Joe Blaustein took photos out the window of the pensione’s fifth floor. “Dawn was hardly dawn. On the opposite shore I could just make out a parked yellow car and half a dozen others. The river was becoming mean, muddy, turbulent, vicious and viscous with swirling eddies of black grease and rising. Then it happened. The walls were breached…invading both shores with frightening ferocity….the water was a monster on the loose.
Topanga resident Joe Blaustein is 96. He is an internationally respected artist, the co-founder of FIG Gallery— First Independent Gallery—at Bergamot Station in Santa Monica, and a teacher who recently retired from teaching after 62 years as an adjunct professor at UCLA. His art has been shown at LACMA, as well as in a number of solo shows.
Blaustein has been called a man of vision, energy, intelligence, and humor. What he never expected to be called was “hero,” or to have a bilingual book, I Colori Dell ‘Alluvione (The Colors of the Flood), published 50 years later based around his diary and the only color photos taken of the great flood of Florence.
In his prologue, Blaustein writes: “[They say] I am a hero. Why? I saved no lives, saved no art, artifacts, dogs, cats. A hero I ain’t. Except by accident.”
The journey began in late October 1966, when Blaustein received a call from a business friend, Fitz, National VP for General Electric, for whom he had designed ads in the past. Fitz insisted that he and his wife, Paula, accompany a group of executives on an expense-paid trip to Rome and a private audience with Pope Paul VI. Joe is Jewish, non-practicing, but a Jew, nonetheless.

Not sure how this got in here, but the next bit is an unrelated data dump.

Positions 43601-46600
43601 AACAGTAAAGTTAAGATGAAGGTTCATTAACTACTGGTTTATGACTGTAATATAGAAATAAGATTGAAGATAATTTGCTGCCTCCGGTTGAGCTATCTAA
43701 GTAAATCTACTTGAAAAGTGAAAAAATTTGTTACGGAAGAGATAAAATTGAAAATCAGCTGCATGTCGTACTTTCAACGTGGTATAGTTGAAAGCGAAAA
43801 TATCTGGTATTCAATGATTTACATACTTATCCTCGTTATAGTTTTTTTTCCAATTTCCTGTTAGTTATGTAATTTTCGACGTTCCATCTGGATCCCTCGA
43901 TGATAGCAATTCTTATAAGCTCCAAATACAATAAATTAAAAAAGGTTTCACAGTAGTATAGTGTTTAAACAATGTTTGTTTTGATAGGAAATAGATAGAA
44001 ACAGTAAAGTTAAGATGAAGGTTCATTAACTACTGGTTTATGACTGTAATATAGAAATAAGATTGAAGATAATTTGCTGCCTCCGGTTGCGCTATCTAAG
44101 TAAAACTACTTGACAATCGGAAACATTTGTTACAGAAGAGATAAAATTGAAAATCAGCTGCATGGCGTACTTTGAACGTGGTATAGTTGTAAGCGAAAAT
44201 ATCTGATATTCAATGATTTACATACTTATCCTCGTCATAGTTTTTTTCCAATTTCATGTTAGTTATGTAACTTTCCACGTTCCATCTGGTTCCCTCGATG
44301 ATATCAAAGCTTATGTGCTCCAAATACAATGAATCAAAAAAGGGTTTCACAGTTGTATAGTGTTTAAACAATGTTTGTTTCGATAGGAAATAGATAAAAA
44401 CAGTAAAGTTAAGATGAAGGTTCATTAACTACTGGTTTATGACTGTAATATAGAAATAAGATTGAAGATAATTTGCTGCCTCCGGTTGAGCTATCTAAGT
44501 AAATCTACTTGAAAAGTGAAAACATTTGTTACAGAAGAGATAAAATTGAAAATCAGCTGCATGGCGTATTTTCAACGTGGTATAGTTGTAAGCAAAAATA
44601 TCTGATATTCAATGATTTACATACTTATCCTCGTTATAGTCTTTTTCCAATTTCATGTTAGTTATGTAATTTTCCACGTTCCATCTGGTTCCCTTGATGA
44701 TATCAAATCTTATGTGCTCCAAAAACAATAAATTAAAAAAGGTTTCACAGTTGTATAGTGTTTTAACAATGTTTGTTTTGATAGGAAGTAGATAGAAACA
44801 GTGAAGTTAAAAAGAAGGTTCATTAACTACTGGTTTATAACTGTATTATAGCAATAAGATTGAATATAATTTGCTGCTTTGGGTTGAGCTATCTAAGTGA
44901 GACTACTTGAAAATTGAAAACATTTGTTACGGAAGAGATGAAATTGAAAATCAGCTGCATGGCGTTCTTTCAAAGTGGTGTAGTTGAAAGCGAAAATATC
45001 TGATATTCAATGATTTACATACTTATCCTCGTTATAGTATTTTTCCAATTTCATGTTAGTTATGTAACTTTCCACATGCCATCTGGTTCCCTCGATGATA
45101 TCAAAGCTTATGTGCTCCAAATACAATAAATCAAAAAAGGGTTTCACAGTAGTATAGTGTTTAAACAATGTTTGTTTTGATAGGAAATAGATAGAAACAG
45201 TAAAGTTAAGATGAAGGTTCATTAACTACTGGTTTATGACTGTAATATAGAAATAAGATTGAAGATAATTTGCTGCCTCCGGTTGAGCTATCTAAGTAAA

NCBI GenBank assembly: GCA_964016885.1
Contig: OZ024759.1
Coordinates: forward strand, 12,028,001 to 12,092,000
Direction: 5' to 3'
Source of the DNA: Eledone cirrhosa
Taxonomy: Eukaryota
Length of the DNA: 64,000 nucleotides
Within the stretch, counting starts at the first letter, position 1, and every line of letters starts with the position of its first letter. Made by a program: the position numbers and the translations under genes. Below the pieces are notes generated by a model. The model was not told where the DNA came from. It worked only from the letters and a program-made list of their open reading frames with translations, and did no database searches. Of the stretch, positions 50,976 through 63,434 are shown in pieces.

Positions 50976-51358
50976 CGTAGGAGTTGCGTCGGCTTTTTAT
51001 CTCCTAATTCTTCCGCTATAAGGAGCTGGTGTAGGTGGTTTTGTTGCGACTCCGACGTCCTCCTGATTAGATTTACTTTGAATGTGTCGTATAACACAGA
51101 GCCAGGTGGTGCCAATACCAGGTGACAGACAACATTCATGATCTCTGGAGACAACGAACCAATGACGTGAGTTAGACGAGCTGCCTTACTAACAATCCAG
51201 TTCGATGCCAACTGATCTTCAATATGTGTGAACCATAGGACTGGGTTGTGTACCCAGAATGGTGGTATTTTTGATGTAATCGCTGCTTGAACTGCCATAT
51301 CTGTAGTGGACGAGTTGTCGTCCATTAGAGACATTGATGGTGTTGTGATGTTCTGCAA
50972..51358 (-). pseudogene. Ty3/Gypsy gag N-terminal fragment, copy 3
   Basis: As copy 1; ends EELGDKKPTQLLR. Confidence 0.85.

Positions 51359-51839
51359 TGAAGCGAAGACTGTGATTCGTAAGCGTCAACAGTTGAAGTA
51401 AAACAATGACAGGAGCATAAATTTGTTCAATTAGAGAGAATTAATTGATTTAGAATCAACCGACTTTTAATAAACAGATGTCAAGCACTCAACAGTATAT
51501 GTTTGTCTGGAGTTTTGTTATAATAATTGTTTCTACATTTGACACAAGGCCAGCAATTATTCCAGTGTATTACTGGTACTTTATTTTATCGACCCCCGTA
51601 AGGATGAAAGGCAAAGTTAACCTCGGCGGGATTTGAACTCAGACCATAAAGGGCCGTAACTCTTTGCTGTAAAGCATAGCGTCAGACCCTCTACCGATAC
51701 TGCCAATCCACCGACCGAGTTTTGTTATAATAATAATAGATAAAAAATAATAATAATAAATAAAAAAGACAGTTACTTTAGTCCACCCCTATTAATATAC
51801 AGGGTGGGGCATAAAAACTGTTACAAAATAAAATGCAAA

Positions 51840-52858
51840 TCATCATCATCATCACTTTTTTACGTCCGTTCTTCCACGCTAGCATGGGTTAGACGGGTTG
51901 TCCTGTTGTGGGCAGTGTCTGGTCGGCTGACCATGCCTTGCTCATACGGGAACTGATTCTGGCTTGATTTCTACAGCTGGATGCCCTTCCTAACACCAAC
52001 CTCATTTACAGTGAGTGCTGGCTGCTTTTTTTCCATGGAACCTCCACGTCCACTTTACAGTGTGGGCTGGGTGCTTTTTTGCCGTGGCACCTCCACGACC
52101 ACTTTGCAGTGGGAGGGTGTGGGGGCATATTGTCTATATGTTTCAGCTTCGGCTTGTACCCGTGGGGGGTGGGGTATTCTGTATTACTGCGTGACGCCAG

“I need an instant answer; we’re leaving in two days!”
Blaustein wondered, “Why me? A Jew? In a private audience inside the Vatican?”
Paula was pregnant with the couple’s second child after three miscarriages. She was on bed rest, but was determined they would go: “This time,” she said, “THIS baby is destined to be born, so dammit, tell Fitz, ‘yes’—we’ll take Junior for the ride.”
They settled their three-year-old daughter with friends, packed their bags and were comfortably ensconced aboard an Alitalia plane two days later. It was a golden opportunity for Joe to see art works he had seen only in pictures and that’s what happened the first week in Rome.
The experience of this “accidental hero” is best told in his own words taken from the diary.
“Two days later, we were in St. Peter’s Basilica…. Less than twenty feet away, facing us, was Michelangelo’s Pieta. My eyes bulged…. This one was done when he was 25—and there it was in glowing, polished marble, the nth degree of Classicism. Mary looked so tender, Christ looked so limp.
“Outside it was raining, a continuous steady downpour…. Slanting rays from the high stained-glass windows caressed Paula’s face as if in a Caravaggio. We waited in hushed anticipation…as the Pope walked slowly toward us.
“The theatrics were impressive…. I’m as religious as a salamander, but good god, I was ready to convert. Then, the oddest thing happened. The Pope, nodding, acknowledging people to his left and right, saw Paula, and stopped. She wore a deep maroon cloth coat, open, showing her swollen with child, like Piero della Francesca’s Madonna del Parto. She was pale…breathtakingly beautiful…an idealized Botticelli madonna.
“After what seemed a long time, the Pope left the center aisle, walked slowly to her, looking at her the whole time, and stopped a foot away. Why he walked to her I don’t know…. Paula looked down, eyes lowered…. The Pope intoned something in Latin…made the sign of the cross and blessed her…. Then he turned to me…and blessed me. He stopped nowhere else.”